3. Do we diligently study the Bible? Is the Bible important enough to us that coming to classes and preaching services is a high priority? Do we read Christian books?
  4. Are we committed to separated living? Or has worldly lust drawn us into lives under the world's influence?
  5. Do we view Christian work as a responsibility of the pastors, or do we view it as a responsibility we share? Are we Sunday morning Christians, or are we actively involved in the ministries of the church?

Now we will apply the second test. Scripture has much to say about the qualities that will distinguish the saints taken at the Rapture. Let us see whether we measure up. In Luke 18, for example, we read the following (Luke 18:1-8). See also Luke 21:34-36. From these passages read in conjunction, we surmise that the chief evidence of worthiness will be perseverance in prayer and in personal communion with God despite ever-mounting distractions. We find also that the saints prepared for Christ's coming will be characterized by watchfulness (Matt. 24:42, 44; Mark 13:37). Another trait will be purity (1 John 3:2-3). Yet another will be holiness (Heb. 12:14). Yet another will be sobriety (1 Thess. 5:6; Titus 2:12-13; 1 Pet. 4:7).

Christ's commendation of Philadelphia further broadens the concept of worthiness (Rev. 3:8). The worthy in this church will be notable for three virtues.

  1. They have "a little strength ['dunamis,' ordinarily translated 'power']." Since this is meant as a tribute, we infer that He is talking about the power of godliness. Their possession of this power will set them apart from others in the Last Days who will have only the form of godliness (2 Tim. 3:5). Through the Holy Spirit, who is the source of this power, they will exhibit a character antithetical to the character of false Christians. The terms describing them will be exact opposites of the terms Paul uses in 2 Timothy 3. Instead of being lovers of self, for example, they will be lovers of God. Yet even so, their strength will be little, no doubt in comparison with the church after Pentecost. Perhaps the Lord is suggesting also that this will not be a large church.
  2. Philadelphia will keep the Word of God. They will revere every word of it as inerrant truth. They will reject corrupt texts and versions. They will renounce hermeneutical approaches which belittle the supernatural. And they will study the Scriptures diligently as their rule of doctrine and practice.
  3. Philadelphia will not deny the name of Christ. Under persecution, they will remain faithful to Him, and they will not demean His name by encouraging the unruly to believe that they can claim His salvation without submitting to His Lordship. In other words, they will live in the age of easy-believism, when many will use Christianity as a cloak for worldly and corrupt lives.

One quality never mentioned in the letter to Philadelphia must nevertheless be the most outstanding quality of this church, for the name Philadelphia means "brotherly love." Now the warning in James takes on added significance (James 5:8-9). "Grudging" here signifies absence of love. Let us therefore be diligent to make real and maintain our love for each other.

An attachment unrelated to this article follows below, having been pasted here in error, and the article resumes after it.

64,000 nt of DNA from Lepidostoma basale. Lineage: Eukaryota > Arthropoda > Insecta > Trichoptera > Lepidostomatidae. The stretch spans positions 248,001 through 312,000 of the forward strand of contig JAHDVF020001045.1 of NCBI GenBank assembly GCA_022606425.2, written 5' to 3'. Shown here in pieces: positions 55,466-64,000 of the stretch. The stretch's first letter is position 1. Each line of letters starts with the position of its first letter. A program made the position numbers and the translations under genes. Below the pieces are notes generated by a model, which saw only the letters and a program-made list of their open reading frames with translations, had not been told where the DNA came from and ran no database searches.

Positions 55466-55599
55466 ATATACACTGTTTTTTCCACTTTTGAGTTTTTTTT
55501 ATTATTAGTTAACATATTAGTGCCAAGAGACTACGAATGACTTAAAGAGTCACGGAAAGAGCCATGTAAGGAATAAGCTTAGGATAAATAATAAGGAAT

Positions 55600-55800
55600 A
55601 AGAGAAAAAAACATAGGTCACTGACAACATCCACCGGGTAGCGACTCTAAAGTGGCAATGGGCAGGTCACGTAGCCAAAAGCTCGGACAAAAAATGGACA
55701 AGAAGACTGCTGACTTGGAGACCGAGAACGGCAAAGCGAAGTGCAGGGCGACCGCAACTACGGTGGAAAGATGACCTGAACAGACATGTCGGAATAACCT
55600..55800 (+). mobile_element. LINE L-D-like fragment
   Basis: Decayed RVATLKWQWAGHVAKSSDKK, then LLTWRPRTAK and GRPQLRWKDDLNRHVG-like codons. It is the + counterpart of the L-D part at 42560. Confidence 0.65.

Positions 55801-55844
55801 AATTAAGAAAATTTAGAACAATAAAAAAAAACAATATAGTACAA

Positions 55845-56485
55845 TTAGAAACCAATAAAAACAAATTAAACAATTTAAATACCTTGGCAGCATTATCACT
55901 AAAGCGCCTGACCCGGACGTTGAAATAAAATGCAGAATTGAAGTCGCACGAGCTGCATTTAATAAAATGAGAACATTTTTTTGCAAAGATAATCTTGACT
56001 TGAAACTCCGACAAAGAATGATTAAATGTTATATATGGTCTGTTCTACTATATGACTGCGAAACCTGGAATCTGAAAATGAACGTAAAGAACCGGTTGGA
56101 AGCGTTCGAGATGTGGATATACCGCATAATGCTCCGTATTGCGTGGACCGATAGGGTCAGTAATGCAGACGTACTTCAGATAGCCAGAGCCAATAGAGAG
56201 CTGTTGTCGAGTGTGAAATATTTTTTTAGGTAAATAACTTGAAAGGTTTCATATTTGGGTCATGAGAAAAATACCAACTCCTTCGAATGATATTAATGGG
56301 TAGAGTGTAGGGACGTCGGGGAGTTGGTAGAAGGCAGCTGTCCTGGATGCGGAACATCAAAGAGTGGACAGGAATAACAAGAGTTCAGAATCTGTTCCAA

Despite the godly character of the Philadelphians, they will not be well-liked in the world. They will particularly suffer the persecution of a synagogue of Satan (v. 9). It was an actual synagogue of Jews that persecuted the original church of Philadelphia. They were Jews by birth, but not Jews in God's sight, for they lacked a right relationship with God. Therefore, they had no right to consider themselves the people of God (Rom. 2:28-29). What is the synagogue of Satan that will trouble Philadelphia on the eve of Christ's return? The word "synagogue" just means "assembly." The assembly of Satan is evidently a church whose members consider themselves the people of God, but are self-deceived. In reality, they do the bidding of Satan. These false Christians will cast reproach on Philadelphia and hinder its work in every way possible, perhaps even calling it a deviant or cultic form of religion. But when the time of judgment arrives, the Lord will show His approval of Philadelphia by requiring all its detractors to bow down and kiss the feet of the saints they so viciously maligned.

Elsewhere in the letter to Philadelphia we find more about the nature of the persecution that the synagogue of Satan will inflict upon this church. In verse 8 the door may have double meaning. Besides being the door to heaven, perhaps also it bears a more familiar sense. A figure we often use in our thinking about spiritual things is the door of opportunity. Thus, the door that Christ can open and no one can shut may refer to an opportunity that Christ will provide for Philadelphia to prosper in a difficult period of history. The synagogue of Satan will oppose it vigorously. But despite all the obstacles that Satan and his human instruments will throw in the path of Philadelphia, it will go forward to success, as measured by eternal results. No one will be able to stop it.

Another allusion to the persecution Philadelphia will undergo appears in the closing promise. Jesus says that when the people of this church are raptured into His presence, they "shall go no more out" (v. 12). He apparently means that to maintain their purity and integrity, they will never again have to separate themselves from corrupt religion. All the churches within the historical stream of Philadelphia originated by separating themselves from churches on a downward slide: the Moravians from the Lutherans, the Wesleyans from the Anglicans, the fundamentalists from the liberals. The letter to Philadelphia suggests that this church will retain its separatist leanings even throughout the Last Days. It will be a haven for people who, in obedience to the commands we find in 2 Timothy 3:5 and Revelation 18:4-5, have moved from church to church in an effort to find a true work of God. Before finding Philadelphia, however, they may repeatedly go through the bitter experience of false Christians labeling them as fanatics or Pharisees.